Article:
Bill proposing scholarships for foster children advances
Seattle Times staff reporter
OLYMPIA — Of the more than 400 Washington teenagers who leave foster care at age 18 each year, only about seven will graduate from a four-year college, studies predict.
State lawmakers want to improve those odds.
On Tuesday, the House Appropriations Committee approved a bill that would provide college scholarships to foster children, and offer financial incentives to colleges and universities that enroll and retain those students.
"Foster youth have literally the worst education outcomes of almost any group imaginable," said Reuven Carlyle, a former foster child who got his master's degree from Harvard University and now sits on the Washington State Board for Community and Technical Colleges.
"They often go straight from foster care to homelessness or unemployment or prison," said Carlyle, who drafted the legislation.
Cost of the Passport to College Promise Program is estimated at more than $6 million in its first two fiscal years.
In 2005, a study by Casey Family Programs found that only 20 percent of the 659 former foster children surveyed in Washington and Oregon had any higher-education degree or certificate beyond high school. Fewer than 2 percent had a bachelor's degree.
Under the bill, foster children would get more advice about applying for college and financial aid, figuring out what classes they need and learning what other resources are available to them.
They also could receive scholarships for tuition and living expenses not covered by financial aid.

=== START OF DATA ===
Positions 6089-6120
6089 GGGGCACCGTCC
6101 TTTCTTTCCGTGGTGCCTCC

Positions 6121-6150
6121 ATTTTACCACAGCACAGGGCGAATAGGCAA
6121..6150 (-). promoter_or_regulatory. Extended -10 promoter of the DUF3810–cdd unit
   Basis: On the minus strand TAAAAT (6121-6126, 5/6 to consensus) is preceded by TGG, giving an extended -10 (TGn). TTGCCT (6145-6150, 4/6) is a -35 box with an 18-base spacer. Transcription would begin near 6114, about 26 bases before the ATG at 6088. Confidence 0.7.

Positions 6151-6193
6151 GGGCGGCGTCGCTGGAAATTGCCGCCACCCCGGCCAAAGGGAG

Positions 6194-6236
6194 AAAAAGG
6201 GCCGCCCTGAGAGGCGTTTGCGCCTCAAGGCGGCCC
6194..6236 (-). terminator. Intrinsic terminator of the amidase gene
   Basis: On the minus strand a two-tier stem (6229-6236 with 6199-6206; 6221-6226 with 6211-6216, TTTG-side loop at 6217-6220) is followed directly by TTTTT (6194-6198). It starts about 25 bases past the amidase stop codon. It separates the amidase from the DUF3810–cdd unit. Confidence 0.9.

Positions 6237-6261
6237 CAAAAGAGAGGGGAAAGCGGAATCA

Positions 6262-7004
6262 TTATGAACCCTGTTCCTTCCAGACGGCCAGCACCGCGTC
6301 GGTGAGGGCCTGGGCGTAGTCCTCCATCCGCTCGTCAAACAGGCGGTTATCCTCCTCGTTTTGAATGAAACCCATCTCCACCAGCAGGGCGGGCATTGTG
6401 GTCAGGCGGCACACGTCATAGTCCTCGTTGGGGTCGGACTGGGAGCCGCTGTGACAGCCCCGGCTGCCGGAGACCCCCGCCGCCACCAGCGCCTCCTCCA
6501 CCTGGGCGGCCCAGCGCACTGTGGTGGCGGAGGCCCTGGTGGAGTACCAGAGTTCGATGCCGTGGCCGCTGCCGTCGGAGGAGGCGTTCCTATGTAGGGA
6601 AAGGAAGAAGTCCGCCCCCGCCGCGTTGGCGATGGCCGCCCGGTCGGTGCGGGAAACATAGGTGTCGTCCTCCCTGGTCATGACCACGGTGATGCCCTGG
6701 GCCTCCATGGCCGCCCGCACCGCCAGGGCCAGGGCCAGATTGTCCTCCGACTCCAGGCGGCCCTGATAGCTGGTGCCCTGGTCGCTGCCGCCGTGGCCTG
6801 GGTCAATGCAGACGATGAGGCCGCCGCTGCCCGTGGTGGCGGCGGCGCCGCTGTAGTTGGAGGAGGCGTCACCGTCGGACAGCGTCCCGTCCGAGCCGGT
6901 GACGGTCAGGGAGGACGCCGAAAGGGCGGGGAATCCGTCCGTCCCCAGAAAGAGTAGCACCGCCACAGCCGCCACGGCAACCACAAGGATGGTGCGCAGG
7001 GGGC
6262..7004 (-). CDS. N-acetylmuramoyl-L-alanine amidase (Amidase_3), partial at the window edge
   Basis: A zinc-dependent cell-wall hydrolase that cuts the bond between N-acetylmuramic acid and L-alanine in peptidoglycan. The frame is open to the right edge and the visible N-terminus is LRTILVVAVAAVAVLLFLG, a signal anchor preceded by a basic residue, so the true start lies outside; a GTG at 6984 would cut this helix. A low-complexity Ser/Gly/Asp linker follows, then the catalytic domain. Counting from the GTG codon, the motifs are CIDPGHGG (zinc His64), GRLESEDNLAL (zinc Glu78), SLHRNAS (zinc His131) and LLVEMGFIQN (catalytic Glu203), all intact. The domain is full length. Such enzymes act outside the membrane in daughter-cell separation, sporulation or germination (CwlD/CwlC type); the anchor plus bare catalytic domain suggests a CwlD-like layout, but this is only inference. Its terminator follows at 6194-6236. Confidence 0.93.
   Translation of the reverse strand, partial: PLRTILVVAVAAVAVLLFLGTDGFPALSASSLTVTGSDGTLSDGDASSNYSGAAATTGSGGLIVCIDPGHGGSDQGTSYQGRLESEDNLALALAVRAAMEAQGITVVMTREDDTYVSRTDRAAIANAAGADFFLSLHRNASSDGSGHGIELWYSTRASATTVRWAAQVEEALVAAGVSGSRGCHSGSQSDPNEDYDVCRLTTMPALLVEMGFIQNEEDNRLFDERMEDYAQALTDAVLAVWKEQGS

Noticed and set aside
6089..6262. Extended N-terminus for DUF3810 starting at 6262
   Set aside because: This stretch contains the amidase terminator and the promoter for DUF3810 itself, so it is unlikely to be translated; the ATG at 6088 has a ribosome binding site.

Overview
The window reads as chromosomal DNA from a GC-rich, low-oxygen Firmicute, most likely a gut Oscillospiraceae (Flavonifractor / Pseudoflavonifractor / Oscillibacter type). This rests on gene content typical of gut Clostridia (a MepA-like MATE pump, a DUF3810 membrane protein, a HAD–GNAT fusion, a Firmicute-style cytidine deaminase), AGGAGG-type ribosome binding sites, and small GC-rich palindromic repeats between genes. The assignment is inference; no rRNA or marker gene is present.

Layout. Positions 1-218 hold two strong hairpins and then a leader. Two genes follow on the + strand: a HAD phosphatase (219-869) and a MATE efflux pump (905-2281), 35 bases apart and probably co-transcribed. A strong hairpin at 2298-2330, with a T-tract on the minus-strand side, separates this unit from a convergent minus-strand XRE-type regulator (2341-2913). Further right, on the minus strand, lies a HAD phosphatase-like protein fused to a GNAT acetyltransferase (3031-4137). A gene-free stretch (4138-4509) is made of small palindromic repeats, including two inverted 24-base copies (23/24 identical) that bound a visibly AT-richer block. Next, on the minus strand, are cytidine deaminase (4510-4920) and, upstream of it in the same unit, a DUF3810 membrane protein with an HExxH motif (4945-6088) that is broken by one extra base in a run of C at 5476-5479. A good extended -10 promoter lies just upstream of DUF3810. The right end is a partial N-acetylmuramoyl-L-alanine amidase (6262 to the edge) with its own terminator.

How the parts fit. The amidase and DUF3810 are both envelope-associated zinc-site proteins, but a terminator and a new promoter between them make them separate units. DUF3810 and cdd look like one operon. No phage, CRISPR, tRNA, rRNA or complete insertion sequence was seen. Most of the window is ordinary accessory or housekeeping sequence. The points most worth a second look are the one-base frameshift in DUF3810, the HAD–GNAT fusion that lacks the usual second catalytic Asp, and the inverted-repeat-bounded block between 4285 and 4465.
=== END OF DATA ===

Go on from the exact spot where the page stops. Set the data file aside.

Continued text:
The money could be used at both public and private colleges and universities in Washington and would be available for up to five years.
Scholarships would be capped at the price of tuition and fees at the University of Washington, the state's most expensive public university, plus the costs of living at the school where the student is enrolled.
Under a Senate version of the bill, scholarships would be available to all 16- to 26-year-old Washington residents who spent at least six months in foster care after turning 14, enrolled in college by age 21, maintained at least a 2.0 grade-point average, studied anything but theology and did not already have a bachelor's or professional degree.
Theology studies are ruled out because of concern about church-and-state issues.
The House bill, HB 1131, is sponsored by state Rep. Hans Dunshee, D-Snohomish. The Senate version, SB 5155, is sponsored by Sen. Derek Kilmer, D-Gig Harbor.
"These are kids that we are responsible for, and it seemed inhumane to me and stupid to drop them off at 18 and say, 'Bye, you are on your own,' " Dunshee said.
Under the program, two- and four-year schools would get $3,500 for each former foster child who successfully completed a year's worth of credits, and an additional $2,500 for each year completed after that.
The college that does the best job recruiting, retaining and graduating former foster children each year would receive an additional $25,000.
The money could be used for additional scholarships, counseling, help finding housing and buying books or whatever else the students need.
Elliott Wilson: 360-236-8169 or email@example.com
Copyright © The Seattle Times Company